Also, check your speaker attributions. Are there any physical impossibilities? 

E.g. “I hate to admit that,” he grimaced.

You can’t really grimace and speak at the same time. A grimace is a facial contortion showing an emotion not a way to say something.

The right verb is nearly always said. Well-intentioned attempts at variety usually don’t work because those verbs draw attention away from the dialogue.

After reading this and discussing the steps amongst the class I looked at one of the pieces I’m working on to submit next week (I’ll probably post a few times showing the various stages of my self-editing) and I was shocked to see I had done quite a lot of the above. When writing it seemed so right.

How do you go about self-editing? Are there any areas you struggle with more than others? Share any great techniques or tricks with us all below.


11 thoughts on “The process of self-editing

  1. Like Derrolyn, I always change the font when I edit and read out loud. Changing the font tends to pick up missed words and reading out loud is great for dialogue to see if it sounds ‘right’ and not too stilted 😀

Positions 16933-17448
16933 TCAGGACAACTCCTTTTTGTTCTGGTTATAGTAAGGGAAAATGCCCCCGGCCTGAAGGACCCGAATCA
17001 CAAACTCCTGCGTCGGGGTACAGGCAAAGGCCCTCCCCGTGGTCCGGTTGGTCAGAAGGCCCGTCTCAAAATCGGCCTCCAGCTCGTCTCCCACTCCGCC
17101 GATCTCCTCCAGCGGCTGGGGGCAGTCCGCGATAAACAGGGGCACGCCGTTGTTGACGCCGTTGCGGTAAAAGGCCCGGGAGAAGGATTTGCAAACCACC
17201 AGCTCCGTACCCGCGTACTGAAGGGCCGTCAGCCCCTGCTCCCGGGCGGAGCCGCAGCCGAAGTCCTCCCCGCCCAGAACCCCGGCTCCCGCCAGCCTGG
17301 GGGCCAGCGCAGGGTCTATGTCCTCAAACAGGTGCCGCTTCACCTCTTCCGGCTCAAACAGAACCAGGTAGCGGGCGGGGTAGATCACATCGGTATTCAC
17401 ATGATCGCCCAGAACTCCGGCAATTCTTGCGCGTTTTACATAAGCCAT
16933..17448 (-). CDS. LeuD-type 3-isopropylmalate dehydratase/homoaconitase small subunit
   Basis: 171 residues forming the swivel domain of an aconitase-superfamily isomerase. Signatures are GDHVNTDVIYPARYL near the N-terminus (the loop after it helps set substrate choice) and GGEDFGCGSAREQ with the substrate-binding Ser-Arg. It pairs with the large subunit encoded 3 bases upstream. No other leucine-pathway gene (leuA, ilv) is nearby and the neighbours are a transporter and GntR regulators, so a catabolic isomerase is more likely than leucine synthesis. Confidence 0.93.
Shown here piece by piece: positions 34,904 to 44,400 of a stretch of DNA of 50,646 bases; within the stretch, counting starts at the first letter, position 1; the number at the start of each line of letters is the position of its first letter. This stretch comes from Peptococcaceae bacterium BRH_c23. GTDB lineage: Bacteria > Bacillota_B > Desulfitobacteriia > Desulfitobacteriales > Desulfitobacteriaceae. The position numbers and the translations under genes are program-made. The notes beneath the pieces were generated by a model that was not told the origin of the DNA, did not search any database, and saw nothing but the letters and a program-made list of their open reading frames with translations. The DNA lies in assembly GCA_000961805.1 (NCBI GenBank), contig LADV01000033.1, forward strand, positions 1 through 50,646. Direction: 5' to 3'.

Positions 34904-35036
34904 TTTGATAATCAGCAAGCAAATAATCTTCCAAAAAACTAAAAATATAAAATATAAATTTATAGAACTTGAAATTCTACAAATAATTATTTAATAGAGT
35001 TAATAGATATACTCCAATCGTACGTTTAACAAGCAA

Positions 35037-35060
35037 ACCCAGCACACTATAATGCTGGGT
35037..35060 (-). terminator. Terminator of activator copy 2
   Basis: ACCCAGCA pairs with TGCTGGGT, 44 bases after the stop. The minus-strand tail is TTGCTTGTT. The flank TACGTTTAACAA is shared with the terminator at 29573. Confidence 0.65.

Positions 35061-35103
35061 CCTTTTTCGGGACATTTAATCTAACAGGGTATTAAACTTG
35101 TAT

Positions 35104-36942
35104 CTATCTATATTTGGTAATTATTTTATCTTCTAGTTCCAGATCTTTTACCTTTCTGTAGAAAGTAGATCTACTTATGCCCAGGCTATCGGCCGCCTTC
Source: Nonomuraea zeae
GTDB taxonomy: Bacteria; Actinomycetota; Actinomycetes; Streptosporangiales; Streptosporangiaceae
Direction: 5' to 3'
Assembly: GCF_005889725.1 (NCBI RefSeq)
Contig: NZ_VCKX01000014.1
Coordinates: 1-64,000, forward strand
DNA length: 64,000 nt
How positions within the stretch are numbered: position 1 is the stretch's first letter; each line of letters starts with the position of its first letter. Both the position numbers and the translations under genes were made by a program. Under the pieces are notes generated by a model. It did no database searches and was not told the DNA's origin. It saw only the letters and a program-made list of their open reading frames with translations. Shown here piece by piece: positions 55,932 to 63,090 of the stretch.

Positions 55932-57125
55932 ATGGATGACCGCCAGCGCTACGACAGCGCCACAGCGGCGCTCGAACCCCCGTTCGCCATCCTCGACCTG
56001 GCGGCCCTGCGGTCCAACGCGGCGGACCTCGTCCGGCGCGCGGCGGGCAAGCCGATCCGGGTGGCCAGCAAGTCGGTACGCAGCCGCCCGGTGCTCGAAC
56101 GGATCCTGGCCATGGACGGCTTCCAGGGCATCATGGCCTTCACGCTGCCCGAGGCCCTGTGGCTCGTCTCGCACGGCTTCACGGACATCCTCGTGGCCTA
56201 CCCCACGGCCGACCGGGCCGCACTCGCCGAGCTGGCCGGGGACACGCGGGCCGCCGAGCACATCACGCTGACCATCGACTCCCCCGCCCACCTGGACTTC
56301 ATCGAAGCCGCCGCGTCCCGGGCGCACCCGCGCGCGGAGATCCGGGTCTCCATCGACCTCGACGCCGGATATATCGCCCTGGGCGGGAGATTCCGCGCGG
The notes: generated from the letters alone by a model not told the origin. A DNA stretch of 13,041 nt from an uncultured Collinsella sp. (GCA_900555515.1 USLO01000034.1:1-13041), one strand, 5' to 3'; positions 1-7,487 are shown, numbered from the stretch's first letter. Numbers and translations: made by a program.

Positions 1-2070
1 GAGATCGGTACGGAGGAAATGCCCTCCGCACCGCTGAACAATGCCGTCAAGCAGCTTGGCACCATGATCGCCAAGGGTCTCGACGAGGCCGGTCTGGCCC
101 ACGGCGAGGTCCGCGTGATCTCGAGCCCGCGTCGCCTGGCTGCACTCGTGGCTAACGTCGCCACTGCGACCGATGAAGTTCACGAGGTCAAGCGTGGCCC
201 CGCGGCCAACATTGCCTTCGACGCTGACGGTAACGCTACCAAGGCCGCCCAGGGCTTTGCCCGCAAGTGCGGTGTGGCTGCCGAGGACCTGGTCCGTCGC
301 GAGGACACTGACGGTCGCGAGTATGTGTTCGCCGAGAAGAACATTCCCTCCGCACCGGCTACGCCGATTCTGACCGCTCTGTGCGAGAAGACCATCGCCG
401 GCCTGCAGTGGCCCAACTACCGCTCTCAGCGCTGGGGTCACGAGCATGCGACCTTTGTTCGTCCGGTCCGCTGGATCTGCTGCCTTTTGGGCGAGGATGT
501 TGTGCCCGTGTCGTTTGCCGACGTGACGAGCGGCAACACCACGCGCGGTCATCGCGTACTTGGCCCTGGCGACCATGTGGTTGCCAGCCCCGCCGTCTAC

2. Editing is something I enjoy doing as well, although when you’re wrapped in the story, you can’t alway see the problems with it.

    One of the best pieces of advice I saw for editing was to walk away from the work and come back to it a few weeks later; that works really well. And changing the format as well – I always print out what I’ve done and catch things I’ve missed.

    I’ve written a blog post about the long editing process I’m about to go through with Book Five – be out on the 15th June on asidefromwriting blog.